Second, I knew I could address the cops without them being on edge at me. Cops are taught to profile. Here I was, a thirty-something year old hippie- looking white woman on a midday walkabout; yea they had seen me, but they weren’t watching me. I wasn’t what they were looking for. When the blocked trailhead was still a respectful 35 feet ahead of me, I stopped, kinda waved to get their attention, and said, “hey can I walk through to that trail?” The one who responded gave me a look like, well of course... and then said, “sure,” and shrugged. I felt reasonably confident that as I got closer and they saw my face, I wouldn’t be mistaken for someone else, maybe someone who they thought they had seen committing a crime the other day in another part of the city. Since I am white, I am assumed
to be a fully legitimate and law-abiding citizen.
Several years ago, I attended a workshop on how to interact with the cops during a demonstration that may or may not include acts of civil disobedience. The organizer was David Cobb, the 2004 presidential candidate for the Green Party and the co-founder of the Move to Amend organization to end corporate personhood. At the training, he advised us to approach the cops like we would approach wild animals. Don’t look them in the eyes, always be aware of our physical proximity to them, and for goodness sakes, don’t engage with them! “You wouldn’t try to convince a hungry hyena about your point of view, so don’t try to convert the cops,” he would say. This lesson has stuck with me, and I see many similarities between cops and wild animals. Wild animals, cops are unpredictable, volatile, and potentially dangerous; but cops are more dangerous toward some people more than others.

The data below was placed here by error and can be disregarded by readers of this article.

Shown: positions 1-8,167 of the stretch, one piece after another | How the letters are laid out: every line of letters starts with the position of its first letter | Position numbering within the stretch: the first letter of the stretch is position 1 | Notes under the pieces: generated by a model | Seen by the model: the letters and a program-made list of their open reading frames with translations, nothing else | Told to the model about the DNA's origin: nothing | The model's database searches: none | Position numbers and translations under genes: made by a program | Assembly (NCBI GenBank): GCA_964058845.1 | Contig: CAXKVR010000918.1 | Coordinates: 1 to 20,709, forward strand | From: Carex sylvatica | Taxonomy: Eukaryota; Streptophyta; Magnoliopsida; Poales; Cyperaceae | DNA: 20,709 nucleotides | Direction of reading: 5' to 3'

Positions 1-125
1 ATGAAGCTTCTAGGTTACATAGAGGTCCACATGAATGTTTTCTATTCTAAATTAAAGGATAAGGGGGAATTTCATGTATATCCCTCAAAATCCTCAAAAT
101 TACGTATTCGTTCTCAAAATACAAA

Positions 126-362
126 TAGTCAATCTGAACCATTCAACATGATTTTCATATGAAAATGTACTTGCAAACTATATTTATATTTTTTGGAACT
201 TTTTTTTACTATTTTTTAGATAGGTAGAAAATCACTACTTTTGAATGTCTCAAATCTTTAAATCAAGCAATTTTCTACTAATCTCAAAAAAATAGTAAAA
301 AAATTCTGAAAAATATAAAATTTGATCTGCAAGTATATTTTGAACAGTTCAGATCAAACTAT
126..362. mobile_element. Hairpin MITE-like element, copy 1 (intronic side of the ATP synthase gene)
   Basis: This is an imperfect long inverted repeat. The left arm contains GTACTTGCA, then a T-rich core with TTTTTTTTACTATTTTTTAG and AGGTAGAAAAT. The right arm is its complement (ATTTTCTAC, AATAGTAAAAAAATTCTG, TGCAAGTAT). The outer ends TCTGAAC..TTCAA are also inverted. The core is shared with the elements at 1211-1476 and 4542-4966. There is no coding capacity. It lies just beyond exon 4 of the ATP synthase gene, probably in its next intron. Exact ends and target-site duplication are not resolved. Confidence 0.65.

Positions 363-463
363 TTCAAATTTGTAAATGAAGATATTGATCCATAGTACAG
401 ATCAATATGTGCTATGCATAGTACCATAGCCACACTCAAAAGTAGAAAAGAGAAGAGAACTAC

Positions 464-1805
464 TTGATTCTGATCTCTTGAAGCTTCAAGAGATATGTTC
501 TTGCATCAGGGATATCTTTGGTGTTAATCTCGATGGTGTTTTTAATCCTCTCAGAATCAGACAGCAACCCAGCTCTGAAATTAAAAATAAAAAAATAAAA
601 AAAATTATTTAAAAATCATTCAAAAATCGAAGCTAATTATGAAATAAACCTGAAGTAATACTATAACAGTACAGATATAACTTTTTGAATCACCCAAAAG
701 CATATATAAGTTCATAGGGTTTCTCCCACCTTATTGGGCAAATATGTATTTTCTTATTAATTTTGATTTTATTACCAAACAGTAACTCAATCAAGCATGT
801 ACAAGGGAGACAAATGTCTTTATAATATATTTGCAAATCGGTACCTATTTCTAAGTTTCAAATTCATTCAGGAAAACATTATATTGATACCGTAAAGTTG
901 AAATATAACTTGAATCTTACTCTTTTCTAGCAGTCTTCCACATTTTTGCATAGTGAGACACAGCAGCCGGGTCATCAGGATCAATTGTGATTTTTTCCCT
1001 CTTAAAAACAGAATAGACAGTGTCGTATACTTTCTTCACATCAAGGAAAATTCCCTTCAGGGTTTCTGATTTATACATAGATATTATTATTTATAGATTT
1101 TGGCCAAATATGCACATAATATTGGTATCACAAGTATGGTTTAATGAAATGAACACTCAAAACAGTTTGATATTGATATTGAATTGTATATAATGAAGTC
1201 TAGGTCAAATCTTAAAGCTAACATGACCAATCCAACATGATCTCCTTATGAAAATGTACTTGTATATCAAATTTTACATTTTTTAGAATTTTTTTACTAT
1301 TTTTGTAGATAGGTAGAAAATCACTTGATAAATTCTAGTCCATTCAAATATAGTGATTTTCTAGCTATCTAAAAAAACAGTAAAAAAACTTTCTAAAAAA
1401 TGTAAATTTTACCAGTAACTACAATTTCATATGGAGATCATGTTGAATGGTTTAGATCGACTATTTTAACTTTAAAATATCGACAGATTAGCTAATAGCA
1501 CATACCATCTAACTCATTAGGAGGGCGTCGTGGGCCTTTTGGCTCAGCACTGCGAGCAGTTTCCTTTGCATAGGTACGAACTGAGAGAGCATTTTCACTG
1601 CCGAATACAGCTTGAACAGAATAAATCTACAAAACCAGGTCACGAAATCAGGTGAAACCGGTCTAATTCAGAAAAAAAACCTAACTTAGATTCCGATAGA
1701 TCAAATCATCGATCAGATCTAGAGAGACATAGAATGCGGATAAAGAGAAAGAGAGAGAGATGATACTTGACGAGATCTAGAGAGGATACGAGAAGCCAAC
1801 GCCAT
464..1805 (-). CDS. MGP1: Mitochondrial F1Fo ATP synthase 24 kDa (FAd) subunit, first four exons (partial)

I had to cross between the swarm, and the backside of one of their cruisers to get to the trailhead. I walked a wide circle, keeping as much distance between myself and the swarm to my right, but I also didn’t want to get too close to their cruiser. One of the cops noticed my discomfort, and he stepped further away from me, I guess to help me feel more comfortable walking past the swarm. I thought to myself, what if I were black or brown and the cop noticed that I felt uncomfortable? Would they assume I had committed a crime and that’s why I was uncomfortable, at which point they would demand to see an ID that I didn’t have with me? Then they would be able to decide how much of an issue they would want to make about my lack of ID. I would have very little, if any, control over the situation. Once an interaction between a cop and a black or brown person starts going bad, it’s a rabbit hole of trouble. Another thing about white privilege is that it is easy for white people to stay out of jail.
White people have more control over our environment; we have more choices. That’s why it’s called white privilege. White people have more allowance to simply live and exist in a social space. It’s an absurdity to claim that all lives matter in a response to the statement that black lives matter. Black lives are surrounded by dangerous choices that lead to violent interactions with cops. Nobody goes to the doctor for a lung problem, and then insists on treatment for their eyesight as well. White people need to recognize the problem of systemic racism, and affirm and demand that black and brown lives matter. I want everyone to have the same opportunity to peacefully enjoy a midday walkabout as myself.